The Johns Hopkins Gazette: September 11, 2000
September 11, 2000
VOL. 30, NO. 2


Studies of Life's Starter Cells Net Pew Scholar's Award

By Michael Purdy
Johns Hopkins Gazette Online Edition

All flesh is grass, wrote the prophet Isaiah, but he had no way of knowing about germ cells.

The sperm and the egg are the parts of every animal that keep on ticking after the rest of the body has had its licking, and are, in some respects, immortal. In the transition from one generation to the next, they are the essence of everything that goes on.

"That's what got me interested in germ cells in the first place--these are the cells that are going to survive," says Mark Van Doren, who joined the faculty of the Biology Department of the Krieger School of Arts and Sciences last November. "They can give rise to an entire new organism--we consider them 'totipotent' for that reason, because they have to somehow retain the potential to give rise to all the new cell types that would be used in constructing the new individual."

Mark Van Doren

Van Doren's research into the early development of germ cells recently won him a prestigious Pew Scholar's Award in the Biomedical Sciences, which includes a four-year grant that annually will provide Van Doren with $60,000 in research funding. The new funds will help him prime the pump at his new Hopkins labs, allowing him to obtain the preliminary data he needs to "seed new research directives."

Van Doren's efforts, and those of other germ cell researchers, may one day help open up new avenues to treatments for developmental disorders and fertility problems.

"A newly conceived organism has to remake the germ lineage anew at the same time that it is segregating off the cell lines that make up the rest of the body, which we call the somatic lineages," Van Doren says.

Based on his research in fruit flies, Van Doren theorizes that cues both within a prospective germ cell and outside shape this selection process. The push toward life as a germ cell appears to start with the inheritance of a specialized cytoplasm, the fluid and structures inside the cell but outside the nucleus; continues with exposure to molecular signals from the rest of the embryo; and culminates as the germ cells interact with the somatic cells that make up the gonads, or reproductive organs, and start to take on male or female germ cell characteristics.

Strangely, germ cells do not develop in or near the area where the gonad develops; instead, they first show up some distance away from it.

"The germ cells solve that problem by effectively picking up and walking," Van Doren says. "They migrate individually, with some communication between each other, but predominantly as individual cells navigating through the embryo, wandering, to search out the gonads. Once there, they can then populate the gonad and find the environment that's going to be appropriate for their development."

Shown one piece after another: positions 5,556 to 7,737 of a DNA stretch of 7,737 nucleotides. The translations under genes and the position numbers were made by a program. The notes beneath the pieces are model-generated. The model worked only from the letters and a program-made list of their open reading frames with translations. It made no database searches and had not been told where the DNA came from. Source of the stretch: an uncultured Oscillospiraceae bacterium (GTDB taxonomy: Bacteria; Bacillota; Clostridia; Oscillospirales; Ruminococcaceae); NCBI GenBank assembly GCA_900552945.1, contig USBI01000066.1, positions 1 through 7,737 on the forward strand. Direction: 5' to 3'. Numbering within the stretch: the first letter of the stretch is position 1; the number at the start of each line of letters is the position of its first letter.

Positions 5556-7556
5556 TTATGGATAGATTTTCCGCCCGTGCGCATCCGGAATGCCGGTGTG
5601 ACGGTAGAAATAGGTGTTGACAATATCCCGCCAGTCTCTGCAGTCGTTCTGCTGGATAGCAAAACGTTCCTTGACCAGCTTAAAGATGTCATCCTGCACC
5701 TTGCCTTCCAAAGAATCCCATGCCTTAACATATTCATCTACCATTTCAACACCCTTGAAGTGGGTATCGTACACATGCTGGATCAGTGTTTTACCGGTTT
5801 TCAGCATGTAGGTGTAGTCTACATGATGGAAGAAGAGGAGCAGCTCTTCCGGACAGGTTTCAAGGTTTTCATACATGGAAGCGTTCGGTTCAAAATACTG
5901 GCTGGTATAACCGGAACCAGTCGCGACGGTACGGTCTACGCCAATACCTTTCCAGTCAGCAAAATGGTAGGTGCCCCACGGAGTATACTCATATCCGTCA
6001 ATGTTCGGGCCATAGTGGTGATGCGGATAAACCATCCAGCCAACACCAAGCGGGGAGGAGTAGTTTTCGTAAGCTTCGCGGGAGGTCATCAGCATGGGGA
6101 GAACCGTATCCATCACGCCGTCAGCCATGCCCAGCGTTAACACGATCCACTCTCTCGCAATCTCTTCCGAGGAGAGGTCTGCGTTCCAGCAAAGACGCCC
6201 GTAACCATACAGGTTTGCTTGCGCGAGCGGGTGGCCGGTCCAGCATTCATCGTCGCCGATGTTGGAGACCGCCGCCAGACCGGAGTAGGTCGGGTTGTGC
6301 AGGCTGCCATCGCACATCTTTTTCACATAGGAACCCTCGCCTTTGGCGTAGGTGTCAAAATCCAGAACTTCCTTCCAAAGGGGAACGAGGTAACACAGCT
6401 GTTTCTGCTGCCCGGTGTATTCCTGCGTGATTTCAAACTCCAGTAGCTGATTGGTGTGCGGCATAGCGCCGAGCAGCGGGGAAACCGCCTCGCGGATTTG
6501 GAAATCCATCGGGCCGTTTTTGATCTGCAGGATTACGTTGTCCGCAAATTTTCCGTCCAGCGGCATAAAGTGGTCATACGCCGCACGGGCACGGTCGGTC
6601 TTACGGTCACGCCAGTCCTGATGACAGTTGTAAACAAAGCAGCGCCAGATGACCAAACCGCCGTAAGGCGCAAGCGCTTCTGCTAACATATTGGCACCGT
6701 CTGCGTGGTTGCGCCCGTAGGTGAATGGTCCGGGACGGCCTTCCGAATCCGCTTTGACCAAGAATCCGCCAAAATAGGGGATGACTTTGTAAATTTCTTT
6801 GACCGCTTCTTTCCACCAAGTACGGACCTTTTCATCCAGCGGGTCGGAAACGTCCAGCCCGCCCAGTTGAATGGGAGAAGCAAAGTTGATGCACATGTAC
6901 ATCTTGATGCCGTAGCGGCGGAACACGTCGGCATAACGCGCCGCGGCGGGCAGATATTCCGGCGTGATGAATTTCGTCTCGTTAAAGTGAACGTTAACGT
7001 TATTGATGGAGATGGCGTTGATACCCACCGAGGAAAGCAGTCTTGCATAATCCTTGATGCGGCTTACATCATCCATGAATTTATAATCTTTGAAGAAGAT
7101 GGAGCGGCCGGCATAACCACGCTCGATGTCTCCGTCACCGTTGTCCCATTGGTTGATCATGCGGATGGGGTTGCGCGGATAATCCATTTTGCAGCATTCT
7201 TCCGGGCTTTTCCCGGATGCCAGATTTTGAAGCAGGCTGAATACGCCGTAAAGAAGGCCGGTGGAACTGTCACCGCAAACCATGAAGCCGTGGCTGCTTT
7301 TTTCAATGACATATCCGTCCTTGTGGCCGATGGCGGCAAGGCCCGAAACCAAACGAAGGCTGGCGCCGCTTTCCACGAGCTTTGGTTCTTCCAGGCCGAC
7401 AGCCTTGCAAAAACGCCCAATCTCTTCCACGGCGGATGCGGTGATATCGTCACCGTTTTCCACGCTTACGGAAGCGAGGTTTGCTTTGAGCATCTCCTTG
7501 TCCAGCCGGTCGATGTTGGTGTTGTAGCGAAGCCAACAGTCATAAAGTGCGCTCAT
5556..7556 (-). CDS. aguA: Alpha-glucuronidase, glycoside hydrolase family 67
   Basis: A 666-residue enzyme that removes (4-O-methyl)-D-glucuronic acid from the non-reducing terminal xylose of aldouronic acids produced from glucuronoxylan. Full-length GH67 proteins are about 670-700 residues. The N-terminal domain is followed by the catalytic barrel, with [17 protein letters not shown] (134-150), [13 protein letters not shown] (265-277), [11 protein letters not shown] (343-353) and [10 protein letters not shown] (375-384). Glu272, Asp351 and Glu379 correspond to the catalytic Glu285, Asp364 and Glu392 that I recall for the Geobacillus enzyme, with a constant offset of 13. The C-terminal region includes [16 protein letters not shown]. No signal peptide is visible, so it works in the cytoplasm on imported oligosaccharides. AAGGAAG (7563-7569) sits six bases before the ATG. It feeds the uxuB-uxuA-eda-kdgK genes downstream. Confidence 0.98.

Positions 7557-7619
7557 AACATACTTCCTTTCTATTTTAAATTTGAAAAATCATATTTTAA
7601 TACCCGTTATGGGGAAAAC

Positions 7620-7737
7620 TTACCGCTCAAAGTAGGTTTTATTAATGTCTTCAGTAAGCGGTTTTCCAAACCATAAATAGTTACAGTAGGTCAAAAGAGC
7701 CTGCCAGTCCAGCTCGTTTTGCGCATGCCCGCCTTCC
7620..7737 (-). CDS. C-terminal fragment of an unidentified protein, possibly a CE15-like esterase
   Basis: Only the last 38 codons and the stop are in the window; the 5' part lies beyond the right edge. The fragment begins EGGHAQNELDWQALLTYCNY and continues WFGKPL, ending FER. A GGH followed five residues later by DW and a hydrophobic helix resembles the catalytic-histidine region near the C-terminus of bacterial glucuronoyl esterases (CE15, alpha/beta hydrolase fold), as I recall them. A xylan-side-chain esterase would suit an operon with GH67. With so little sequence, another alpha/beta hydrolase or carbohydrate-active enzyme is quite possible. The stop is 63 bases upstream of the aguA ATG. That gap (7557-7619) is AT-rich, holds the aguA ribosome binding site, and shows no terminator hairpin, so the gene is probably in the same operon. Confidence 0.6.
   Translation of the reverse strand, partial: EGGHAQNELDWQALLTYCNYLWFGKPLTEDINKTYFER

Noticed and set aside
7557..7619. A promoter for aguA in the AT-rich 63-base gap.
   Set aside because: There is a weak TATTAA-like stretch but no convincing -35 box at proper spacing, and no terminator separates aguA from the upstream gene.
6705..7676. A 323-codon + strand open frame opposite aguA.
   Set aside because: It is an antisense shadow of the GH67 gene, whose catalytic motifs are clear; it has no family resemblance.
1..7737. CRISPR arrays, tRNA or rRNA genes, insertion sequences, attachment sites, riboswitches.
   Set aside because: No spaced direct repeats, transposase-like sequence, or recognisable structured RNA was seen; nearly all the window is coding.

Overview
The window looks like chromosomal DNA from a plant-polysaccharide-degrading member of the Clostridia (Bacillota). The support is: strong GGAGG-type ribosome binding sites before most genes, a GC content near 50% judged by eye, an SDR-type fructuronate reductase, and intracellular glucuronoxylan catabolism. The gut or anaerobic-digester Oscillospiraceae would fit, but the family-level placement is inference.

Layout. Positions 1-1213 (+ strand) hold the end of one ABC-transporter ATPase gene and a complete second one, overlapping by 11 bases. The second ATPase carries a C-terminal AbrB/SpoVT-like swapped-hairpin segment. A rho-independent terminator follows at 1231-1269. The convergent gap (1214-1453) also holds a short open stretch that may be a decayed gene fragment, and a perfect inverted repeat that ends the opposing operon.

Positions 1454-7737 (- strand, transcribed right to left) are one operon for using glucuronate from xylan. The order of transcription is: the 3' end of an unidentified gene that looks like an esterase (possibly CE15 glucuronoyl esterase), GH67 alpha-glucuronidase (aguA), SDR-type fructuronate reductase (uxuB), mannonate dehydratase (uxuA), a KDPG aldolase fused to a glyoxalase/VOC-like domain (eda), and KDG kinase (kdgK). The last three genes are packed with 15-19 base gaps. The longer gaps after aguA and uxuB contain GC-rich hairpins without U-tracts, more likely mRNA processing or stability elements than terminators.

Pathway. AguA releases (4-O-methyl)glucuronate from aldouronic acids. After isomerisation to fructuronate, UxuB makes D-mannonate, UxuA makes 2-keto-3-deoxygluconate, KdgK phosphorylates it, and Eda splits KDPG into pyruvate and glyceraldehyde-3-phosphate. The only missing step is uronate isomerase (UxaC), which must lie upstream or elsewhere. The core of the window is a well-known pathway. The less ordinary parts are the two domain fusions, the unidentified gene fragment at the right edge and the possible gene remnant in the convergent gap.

The initial separation of germ cells, the trek they take and the signals that lead them on their journey are the among the major foci of Van Doren's research.

Much of the research is conducted in the fruit fly drosophila. Because of the wealth of data available on it, Van Doren says, "You can effectively 'ask' the organism to tell you what genes are important for a particular process, and that allows you to work in a much less biased manner."

Van Doren cites HMG CoA reductase, an enzyme he linked to germ cell migration, as a prime example. Studies in fruit flies brought the enzyme to his attention, and he found that if he stimulated increased production of it in an unusual part of the embryo, the germ cells would start to migrate for that part of the embryo instead of the areas where the gonads were forming.

"Much to our surprise, we later found out this protein we were looking at was already being studied for its role in producing and regulating cholesterol in the body," he recalls. "We would never have predicted in a million years that a general metabolic enzyme was providing spatial information in this process."

The enzyme itself probably isn't the signal, Van Doren notes. Flies lack the ability to make their own cholesterol, so they can't be using HMG CoA reductase in that way. Many enzymes get used in a variety of different ways, though, and Van Doren suspects that HMG CoA reductase has other, as yet unidentified uses, which scientists call "pathways." One of these pathways may produce a compound that serves as the signal.

At that point, Van Doren suddenly found his work proving a point well-known to scientists but little recognized elsewhere: Basic science may have finding an answer to a question as its only priority, but the mystery of an unanswered question sometimes hides potentially fruitful connections to applied problems in science.

"Medical researchers are currently testing the use of a class of drugs known as statins to lower cholesterol levels by inhibiting the creation of HMG CoA reductase," he explains. "They're finding that these cholesterol inhibitors are affecting disease states without affecting cholesterol levels in some cases, or having the effect be independent from cholesterol levels, so it very well may be that these other pathways are critical to human disease as well."